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Academic Outcomes of Ability Grouping among Junior High School Students in Hong Kong
Chau-Kiu Cheung and Elizabeth Rudowicz
The Journal of Educational Research
Vol. 96, No. 4 (Mar. - Apr., 2003), pp. 241-254
Published by: Taylor & Francis, Ltd.
Stable URL: http://www.jstor.org/stable/27542437
Page Count: 14
You can always find the topics here!Topics: Ability grouping, Students, Academic achievement, Self esteem, Self concept, Academic self concept, Intelligence quotient, Test anxiety, High school students, Parents
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Ability grouping is supposedly undersirable because it leads to deficits in academic self-concept and academic achievement. However, it appears to be justifiable for its improvement of teaching and learning in schools, perhaps more so in a collectivist culture. In view of the paucity of data examining the controversy in Hong Kong, the authors collected data from 2,720 junior high school students with a random sampling procedure and obtained teachers' reports about the students' subsequent academic achievement, ability grouping, and the ability level of the class. The authors maintained students' past academic achievement as a control variable in predicting their subsequent academic achievement and self-concepts. Results revealed no significant detrimental effect caused by the ability-grouped class and the ability level of the ability-grouped class. Rather, students in classes that were more homogeneous according to past academic achievement tended to have significantly higher subsequent academic achievement and self-esteem. Results revealed no variation attributable to each student's gender and IQ in the effects of ability grouping.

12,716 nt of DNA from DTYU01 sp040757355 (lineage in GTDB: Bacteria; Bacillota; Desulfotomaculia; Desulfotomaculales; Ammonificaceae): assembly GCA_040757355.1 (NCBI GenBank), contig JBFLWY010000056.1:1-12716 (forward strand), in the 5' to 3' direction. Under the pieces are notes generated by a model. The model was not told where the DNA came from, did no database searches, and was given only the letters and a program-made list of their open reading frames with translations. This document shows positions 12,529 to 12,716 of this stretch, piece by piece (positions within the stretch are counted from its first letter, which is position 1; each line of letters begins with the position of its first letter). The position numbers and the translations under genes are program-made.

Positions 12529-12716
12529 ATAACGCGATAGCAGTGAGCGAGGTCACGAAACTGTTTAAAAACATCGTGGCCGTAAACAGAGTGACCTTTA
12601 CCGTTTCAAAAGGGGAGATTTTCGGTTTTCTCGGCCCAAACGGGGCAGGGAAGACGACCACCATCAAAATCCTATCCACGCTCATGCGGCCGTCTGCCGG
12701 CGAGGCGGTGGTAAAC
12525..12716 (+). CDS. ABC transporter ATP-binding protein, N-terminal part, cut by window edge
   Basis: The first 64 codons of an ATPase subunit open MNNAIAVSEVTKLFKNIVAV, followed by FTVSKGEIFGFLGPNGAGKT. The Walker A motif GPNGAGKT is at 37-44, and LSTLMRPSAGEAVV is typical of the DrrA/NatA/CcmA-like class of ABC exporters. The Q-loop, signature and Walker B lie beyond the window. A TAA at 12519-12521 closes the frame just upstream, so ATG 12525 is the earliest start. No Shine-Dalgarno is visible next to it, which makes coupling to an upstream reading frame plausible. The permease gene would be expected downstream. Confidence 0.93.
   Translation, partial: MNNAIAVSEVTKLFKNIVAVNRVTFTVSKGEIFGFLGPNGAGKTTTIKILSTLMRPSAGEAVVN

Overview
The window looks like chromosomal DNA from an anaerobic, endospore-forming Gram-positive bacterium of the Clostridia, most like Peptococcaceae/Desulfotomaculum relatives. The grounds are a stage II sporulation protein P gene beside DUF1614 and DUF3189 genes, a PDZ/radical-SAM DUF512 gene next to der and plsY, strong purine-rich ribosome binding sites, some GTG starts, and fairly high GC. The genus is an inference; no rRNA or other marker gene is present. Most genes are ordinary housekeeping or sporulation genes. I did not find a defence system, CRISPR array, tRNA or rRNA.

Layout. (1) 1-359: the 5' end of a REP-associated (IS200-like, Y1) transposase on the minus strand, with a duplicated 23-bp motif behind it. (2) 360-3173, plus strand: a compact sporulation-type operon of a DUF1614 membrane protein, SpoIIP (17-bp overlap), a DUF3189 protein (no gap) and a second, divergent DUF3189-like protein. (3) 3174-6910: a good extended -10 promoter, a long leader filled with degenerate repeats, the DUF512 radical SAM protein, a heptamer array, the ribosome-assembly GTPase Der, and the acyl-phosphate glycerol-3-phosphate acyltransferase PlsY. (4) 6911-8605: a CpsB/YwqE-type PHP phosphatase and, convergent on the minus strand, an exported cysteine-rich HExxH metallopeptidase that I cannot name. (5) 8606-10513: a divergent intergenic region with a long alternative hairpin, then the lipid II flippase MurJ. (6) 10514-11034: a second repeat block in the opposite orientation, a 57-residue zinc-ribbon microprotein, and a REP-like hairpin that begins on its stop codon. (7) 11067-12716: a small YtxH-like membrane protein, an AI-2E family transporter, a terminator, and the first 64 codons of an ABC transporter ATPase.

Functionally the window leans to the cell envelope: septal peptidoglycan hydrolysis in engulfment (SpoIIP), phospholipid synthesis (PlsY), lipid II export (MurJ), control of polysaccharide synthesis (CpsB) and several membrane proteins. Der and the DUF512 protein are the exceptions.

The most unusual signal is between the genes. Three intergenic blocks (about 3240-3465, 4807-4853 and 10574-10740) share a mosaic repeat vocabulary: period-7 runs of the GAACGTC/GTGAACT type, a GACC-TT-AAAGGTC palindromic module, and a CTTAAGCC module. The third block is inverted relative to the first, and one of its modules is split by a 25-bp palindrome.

The Journal of Educational Research © 2003 Taylor & Francis, Ltd.